The role of public relations in the collaborative economy

Jeremiah Owyang, principal of Altimeter Group, asked us recently for our opinion about the role of public relations in the collaborative economy, a framework that Altimeter Group is promoting as a significant change in the way companies do business. If you’ve not heard of the collaborative economy, it’s a model that explains how sharing will change business.

The Collaborative Economy

For example, AirBnB disrupts existing hotel chains by allowing consumers to connect with each other for lodging. Uber disrupts the existing taxi economy and Lyft even more so. 3D printing disrupts existing manufacturing processes and companies by allowing consumers to share real world printing patterns with each other. Breather disrupts traditional executive suite businesses by letting people share private working spaces on demand.

In the Altimeter white paper (which I encourage you to peruse), one of the models for businesses to adapt is to lend the name and trust of an existing brand to a collaborative company. For example, if Marriott wanted to pivot, they could offer “Certified Marriott Providers” on AirBnB: homeowners who engage Marriott to inspect their AirBnB room, provide cleaning services, and promote the room on AirBnB for either a fee or a portion of the revenue. Marriott could disengage its brand from just being brick and mortar hotels to being a provider of hotel services to any AirBnB supplier.

In a world where there are a million little businesses, a million entrepreneurs, a million providers of services that traditionally a few companies used to provide, what’s the role of public relations? In a world where consumers are supplying each other and circumventing traditional businesses, is there even a role for public relations? The answer is: of course. The central reason why public relations and marketing communications as a field will never go away is because every business needs three fundamental communications drivers:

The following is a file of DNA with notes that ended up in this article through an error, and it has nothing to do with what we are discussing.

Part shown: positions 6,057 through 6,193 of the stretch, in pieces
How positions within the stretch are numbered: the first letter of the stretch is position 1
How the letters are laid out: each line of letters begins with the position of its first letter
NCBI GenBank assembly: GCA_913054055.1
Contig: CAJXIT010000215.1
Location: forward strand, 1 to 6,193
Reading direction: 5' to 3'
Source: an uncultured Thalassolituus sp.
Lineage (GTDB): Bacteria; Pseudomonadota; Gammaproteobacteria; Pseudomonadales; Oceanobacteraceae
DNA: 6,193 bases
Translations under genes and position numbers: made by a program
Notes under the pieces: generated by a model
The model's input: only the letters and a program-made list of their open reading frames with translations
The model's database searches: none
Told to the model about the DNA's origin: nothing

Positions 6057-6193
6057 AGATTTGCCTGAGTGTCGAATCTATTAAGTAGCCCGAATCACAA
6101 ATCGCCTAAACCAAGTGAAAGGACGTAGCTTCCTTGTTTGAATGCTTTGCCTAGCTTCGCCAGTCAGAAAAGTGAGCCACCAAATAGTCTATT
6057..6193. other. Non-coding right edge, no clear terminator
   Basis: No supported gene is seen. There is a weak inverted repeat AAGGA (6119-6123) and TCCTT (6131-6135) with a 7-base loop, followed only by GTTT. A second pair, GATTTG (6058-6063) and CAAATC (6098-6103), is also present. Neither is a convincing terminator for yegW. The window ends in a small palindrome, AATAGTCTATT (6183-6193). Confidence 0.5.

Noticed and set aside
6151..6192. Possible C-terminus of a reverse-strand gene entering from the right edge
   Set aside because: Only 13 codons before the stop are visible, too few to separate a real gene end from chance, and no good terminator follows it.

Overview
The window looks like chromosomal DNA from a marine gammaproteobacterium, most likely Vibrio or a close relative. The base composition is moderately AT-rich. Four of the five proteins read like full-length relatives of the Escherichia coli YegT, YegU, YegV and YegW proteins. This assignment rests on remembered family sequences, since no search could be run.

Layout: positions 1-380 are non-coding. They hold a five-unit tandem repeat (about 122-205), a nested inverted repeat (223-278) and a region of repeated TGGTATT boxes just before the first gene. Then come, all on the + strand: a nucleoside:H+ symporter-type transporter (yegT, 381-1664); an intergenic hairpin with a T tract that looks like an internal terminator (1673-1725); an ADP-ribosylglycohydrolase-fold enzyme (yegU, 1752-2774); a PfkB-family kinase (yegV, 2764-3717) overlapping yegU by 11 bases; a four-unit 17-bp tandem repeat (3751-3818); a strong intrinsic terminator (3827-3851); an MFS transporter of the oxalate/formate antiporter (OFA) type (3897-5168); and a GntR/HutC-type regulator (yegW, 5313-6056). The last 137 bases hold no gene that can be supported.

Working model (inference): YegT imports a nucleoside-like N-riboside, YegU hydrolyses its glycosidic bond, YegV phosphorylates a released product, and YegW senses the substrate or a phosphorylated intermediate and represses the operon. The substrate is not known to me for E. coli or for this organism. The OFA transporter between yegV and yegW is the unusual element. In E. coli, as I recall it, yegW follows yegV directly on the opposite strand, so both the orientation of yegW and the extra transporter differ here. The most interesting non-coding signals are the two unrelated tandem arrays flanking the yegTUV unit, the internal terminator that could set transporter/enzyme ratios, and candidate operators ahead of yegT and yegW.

Awareness: are consumers aware of the product? Imagine wanting to keep a bed filled on AirBnB. In Boston alone, there were 1,527 open spaces just now.

Boston Neighborhood Guide

That’s 1,527 different “hotels” all competing for fellow consumers’ business. You’ll need to do marketing and PR just to make people aware that your space exists.

Engagement: are consumers engaged with you? Suppose you’re a Lyft driver or an Uber driver. Right now the only feedback mechanism is a star-based rating system. Suppose you wanted to let more people know you were available as a Lyft provider? Perhaps you’d go the extra step of marketing yourself outside of the Lyft app itself, taking reservations. Only with effective marketing and PR could you make something like that work.

Trust: This is the big one in the collaborative economy. With a million businesses vying for your attention, how do you know who to trust? For existing known brands like Marriott, how can you leverage the trust in your name in the collaborative economy? Marketing and PR are instrumental in helping to build credibility and trust in brands, old and new, to help consumers choose to purchase from you rather than one of the many other near-anonymous providers.